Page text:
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I read that there needs to be a pull-up resistance for dht22 when connected to arduino. When dht22 is close, arduino's internal resistor value is enough, we have to add external resistor. I want to know the exact relation that for X-meters, you should add an external resistor. Can anyone give some info about this?

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    \$\begingroup\$ you should make your points clearer, to me, a generic value for pull up resistor is 10k \$\endgroup\$ – muyustan Jun 10 at 5:30
  • \$\begingroup\$ @muyustan my arduino will be kept 20-30 m away from dht22. I do not care of strong pull-up wasting electricity. I need accurate readings. Suppose I add 10k resistor. Can I, for testing purpose, use it with 1 cm wire, or it will cause a lot of current? \$\endgroup\$ – Bhavya Gupta Jun 10 at 5:38
  • \$\begingroup\$ Pull ups only use power when you use the I2C bus to read the sensor... So if it is not frequently, like once per minute, there is almost no power used. \$\endgroup\$ – MadHatter Jun 10 at 6:10
  • \$\begingroup\$ The most-most-most generic pull up that you always try first unless you have reasons not to, is 10k. Since you're going to greater line lenghts, "downgrade" to 4.7k safely. There is no way it can damage anything (5V/4.7k = 1ma peak consumption). Even 2.2k will be safe to use, but usually the higher the frequency or longer the line (to counter line's capacitance and toggle up and down quick enough), the lower resistor you need. Keep it simple for now. 4.7k will work 100%. \$\endgroup\$ – Ilya Jun 10 at 11:26
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Depending on the cable you are planning to use (for relatively long distances), the pull-up resistor and the cable capacitance form a nice, one-stage low-pass filter which directly affects tr and tf.

enter image description here

tr (Rise Time): The duration that the signal rises from its 10% to its 90% level.

tf (Fall Time): The duration that the signal falls from its 90% to its 10% level.

tp (Pulse duration): The duration between 67% and 33%.

As a result,

$$ t_r = t_f = 2.2 \ R_P \ C_L $$

where RP is the pull-up resistor and CL is the total cable capacitance.

I will not fill in the answer with a proof. But it's easy - use the capacitor's charge and discharge equations.


For example, let's assume you are using a 20-meter-long cable with a capacitance of 30pF/m (running two cables: data and ground), so CL=600pF, and a pull-up resistor of RP = 10kOhm.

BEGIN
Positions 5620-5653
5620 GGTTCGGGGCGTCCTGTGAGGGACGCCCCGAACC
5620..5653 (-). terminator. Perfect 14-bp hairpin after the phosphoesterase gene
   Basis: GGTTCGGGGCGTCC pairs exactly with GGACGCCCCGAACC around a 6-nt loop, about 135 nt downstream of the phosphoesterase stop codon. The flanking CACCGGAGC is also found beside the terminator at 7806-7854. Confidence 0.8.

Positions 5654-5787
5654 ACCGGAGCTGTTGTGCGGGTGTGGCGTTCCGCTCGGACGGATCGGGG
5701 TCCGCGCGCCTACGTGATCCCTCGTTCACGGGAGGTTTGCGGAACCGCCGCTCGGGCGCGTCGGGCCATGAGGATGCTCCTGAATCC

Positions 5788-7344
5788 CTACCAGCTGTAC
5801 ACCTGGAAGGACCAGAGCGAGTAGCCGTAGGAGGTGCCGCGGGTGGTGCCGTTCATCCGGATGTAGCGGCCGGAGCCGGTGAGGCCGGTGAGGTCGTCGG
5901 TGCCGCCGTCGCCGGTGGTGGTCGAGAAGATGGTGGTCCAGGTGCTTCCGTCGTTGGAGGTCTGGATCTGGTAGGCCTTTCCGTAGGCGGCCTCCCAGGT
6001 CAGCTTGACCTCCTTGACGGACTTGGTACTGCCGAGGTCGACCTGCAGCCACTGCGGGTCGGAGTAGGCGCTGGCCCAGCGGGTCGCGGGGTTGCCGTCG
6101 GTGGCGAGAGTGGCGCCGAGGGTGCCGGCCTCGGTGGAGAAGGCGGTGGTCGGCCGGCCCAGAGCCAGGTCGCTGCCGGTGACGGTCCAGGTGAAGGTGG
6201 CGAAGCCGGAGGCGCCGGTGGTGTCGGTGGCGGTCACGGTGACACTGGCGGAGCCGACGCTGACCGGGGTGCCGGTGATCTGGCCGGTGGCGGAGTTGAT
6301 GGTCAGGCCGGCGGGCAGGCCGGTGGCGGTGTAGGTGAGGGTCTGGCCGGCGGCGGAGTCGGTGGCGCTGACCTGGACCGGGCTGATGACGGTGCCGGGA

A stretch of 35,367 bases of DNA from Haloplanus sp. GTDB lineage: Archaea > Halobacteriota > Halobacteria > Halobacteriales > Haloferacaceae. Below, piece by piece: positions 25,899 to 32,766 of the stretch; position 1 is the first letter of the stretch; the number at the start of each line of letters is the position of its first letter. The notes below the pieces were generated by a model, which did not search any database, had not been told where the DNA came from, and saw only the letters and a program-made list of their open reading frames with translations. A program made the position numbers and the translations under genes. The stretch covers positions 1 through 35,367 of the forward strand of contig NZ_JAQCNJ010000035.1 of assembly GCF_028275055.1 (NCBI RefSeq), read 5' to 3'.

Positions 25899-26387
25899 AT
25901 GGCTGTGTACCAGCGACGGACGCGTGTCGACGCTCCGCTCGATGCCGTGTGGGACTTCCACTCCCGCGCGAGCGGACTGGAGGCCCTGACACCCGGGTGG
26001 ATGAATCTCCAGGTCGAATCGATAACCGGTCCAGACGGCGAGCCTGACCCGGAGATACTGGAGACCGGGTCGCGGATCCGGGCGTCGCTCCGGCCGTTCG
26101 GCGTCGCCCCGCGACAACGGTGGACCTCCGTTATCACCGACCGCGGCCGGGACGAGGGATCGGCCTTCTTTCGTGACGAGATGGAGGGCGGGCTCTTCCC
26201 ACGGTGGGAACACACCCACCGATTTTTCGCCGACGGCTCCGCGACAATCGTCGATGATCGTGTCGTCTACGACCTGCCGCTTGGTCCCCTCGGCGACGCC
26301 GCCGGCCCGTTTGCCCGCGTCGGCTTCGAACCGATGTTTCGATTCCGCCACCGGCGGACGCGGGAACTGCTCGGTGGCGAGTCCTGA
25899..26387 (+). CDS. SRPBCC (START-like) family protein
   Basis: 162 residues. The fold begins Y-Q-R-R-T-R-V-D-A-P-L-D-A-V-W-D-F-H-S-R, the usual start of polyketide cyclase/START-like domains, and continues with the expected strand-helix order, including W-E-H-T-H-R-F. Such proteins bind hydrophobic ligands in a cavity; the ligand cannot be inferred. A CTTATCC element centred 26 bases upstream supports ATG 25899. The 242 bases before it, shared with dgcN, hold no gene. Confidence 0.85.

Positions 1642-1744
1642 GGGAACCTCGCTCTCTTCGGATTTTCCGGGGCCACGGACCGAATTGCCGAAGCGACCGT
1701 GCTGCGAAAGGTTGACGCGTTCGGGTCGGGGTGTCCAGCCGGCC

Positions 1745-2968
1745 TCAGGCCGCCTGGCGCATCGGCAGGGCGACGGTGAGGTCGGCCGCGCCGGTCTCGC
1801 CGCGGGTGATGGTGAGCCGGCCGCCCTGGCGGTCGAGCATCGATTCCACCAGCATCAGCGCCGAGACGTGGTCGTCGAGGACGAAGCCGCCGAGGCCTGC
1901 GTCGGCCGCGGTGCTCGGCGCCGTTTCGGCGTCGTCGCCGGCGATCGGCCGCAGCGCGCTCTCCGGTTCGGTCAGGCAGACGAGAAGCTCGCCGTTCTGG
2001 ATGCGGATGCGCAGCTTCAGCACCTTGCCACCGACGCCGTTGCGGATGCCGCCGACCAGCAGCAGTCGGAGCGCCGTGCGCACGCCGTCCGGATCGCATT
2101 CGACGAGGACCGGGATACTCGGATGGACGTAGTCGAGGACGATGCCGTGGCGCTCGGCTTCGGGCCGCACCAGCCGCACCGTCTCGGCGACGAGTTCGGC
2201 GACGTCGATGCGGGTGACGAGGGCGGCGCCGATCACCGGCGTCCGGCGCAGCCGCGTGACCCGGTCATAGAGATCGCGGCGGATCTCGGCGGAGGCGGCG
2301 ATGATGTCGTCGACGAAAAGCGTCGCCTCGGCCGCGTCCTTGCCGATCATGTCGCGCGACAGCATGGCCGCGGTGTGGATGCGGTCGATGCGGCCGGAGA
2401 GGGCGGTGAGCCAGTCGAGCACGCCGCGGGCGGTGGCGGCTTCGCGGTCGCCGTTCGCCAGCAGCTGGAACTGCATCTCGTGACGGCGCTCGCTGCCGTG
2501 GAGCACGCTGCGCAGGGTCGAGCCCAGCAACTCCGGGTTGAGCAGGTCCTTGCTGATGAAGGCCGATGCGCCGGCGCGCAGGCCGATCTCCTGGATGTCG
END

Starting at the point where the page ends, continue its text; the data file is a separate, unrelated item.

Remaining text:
From the formula above, tr = tf = 13.2μs. We can fairly assume that the width of a pulse will be decreased by ~10μs. It's also easy to say that this RC network will chop-off the incoming frequencies beyond fC= 1/(2 π RP CL) = ~26kHz.


From the datasheet of your sensor, the minimum pulse width is 26-28μs which allows us to make tr = tf = ~1μs. With the same cable in the example above, the maximum pull-up resistor can be calculated as RP = ~1Ω which is completely unacceptable and impractical. So, you should either decrease the length or use buffers-repeaters at both ends.

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  • \$\begingroup\$ Sir!!! This is my first ever electronic project. And such a complicated answer! Anyway i got your point. I was planning to use just a normal electric wire used for home wiring... Do they worsen this problem? \$\endgroup\$ – Bhavya Gupta Jun 10 at 6:54
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    \$\begingroup\$ @BhavyaGupta probably yes. Using long wires with pull-up resistors is not a good idea for your project. As I said in my answer, you can use buffers which allow you to use longer cables with higher speeds. \$\endgroup\$ – Rohat Kılıç Jun 10 at 6:56
  • \$\begingroup\$ Thanks for replying. What is speed related to? Sorry for my lack of knowledge but I don't get where the parameter of speed came from? I just need to get temperature readings once every 30 minutes. \$\endgroup\$ – Bhavya Gupta Jun 10 at 7:00
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    \$\begingroup\$ I meant the maximum communication speed without distortion/deformation of the signal. In your case the speed is determined by the sensor itself, so nothing to worry about. My answer about buffers/repeaters for long distances still applies. \$\endgroup\$ – Rohat Kılıç Jun 10 at 7:19
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    \$\begingroup\$ @BhavyaGupta most likely there'll be no communication between the Arduino and the sensor at all - The sensor will not understand what Arduino says and vice versa - so you can't get any reading from the sensor. If you are lucky, you can get wrong readings such as -127°C in a room environment. \$\endgroup\$ – Rohat Kılıç Jun 10 at 7:47

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